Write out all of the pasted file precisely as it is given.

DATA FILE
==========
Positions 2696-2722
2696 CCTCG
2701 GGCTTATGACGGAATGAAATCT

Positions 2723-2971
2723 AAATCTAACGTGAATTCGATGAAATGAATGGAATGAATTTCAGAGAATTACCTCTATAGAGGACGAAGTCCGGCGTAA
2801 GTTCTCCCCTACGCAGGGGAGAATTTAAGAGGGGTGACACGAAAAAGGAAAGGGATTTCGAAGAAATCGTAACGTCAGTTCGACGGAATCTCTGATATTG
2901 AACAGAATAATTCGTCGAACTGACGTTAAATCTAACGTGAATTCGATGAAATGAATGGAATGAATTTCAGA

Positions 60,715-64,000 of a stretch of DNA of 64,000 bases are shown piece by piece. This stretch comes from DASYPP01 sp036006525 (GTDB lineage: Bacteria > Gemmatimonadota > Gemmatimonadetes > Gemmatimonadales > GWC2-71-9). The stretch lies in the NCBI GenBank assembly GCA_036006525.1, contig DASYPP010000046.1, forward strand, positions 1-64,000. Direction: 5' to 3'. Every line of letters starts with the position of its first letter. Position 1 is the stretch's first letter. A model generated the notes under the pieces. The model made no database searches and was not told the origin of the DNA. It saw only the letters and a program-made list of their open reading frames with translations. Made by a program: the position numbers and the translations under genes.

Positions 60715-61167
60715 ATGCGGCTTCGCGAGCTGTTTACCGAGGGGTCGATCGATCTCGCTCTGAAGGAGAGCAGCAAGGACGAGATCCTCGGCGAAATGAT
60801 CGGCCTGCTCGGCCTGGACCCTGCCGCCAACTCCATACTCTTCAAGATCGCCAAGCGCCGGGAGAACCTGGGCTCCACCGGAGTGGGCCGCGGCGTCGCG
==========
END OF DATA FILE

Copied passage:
Positions 2696-2722
2696 CCTCG
2701 GGCTTATGACGGAATGAAATCT

Positions 2723-2971
2723 AAATCTAACGTGAATTCGATGAAATGAATGGAATGAATTTCAGAGAATTACCTCTATAGAGGACGAAGTCCGGCGTAA
2801 GTTCTCCCCTACGCAGGGGAGAATTTAAGAGGGGTGACACGAAAAAGGAAAGGGATTTCGAAGAAATCGTAACGTCAGTTCGACGGAATCTCTGATATTG
2901 AACAGAATAATTCGTCGAACTGACGTTAAATCTAACGTGAATTCGATGAAATGAATGGAATGAATTTCAGA

Positions 60,715-64,000 of a stretch of DNA of 64,000 bases are shown piece by piece. This stretch comes from DASYPP01 sp036006525 (GTDB lineage: Bacteria > Gemmatimonadota > Gemmatimonadetes > Gemmatimonadales > GWC2-71-9). The stretch lies in the NCBI GenBank assembly GCA_036006525.1, contig DASYPP010000046.1, forward strand, positions 1-64,000. Direction: 5' to 3'. Every line of letters starts with the position of its first letter. Position 1 is the stretch's first letter. A model generated the notes under the pieces. The model made no database searches and was not told the origin of the DNA. It saw only the letters and a program-made list of their open reading frames with translations. Made by a program: the position numbers and the translations under genes.

Positions 60715-61167
60715 ATGCGGCTTCGCGAGCTGTTTACCGAGGGGTCGATCGATCTCGCTCTGAAGGAGAGCAGCAAGGACGAGATCCTCGGCGAAATGAT
60801 CGGCCTGCTCGGCCTGGACCCTGCCGCCAACTCCATACTCTTCAAGATCGCCAAGCGCCGGGAGAACCTGGGCTCCACCGGAGTGGGCCGCGGCGTCGCG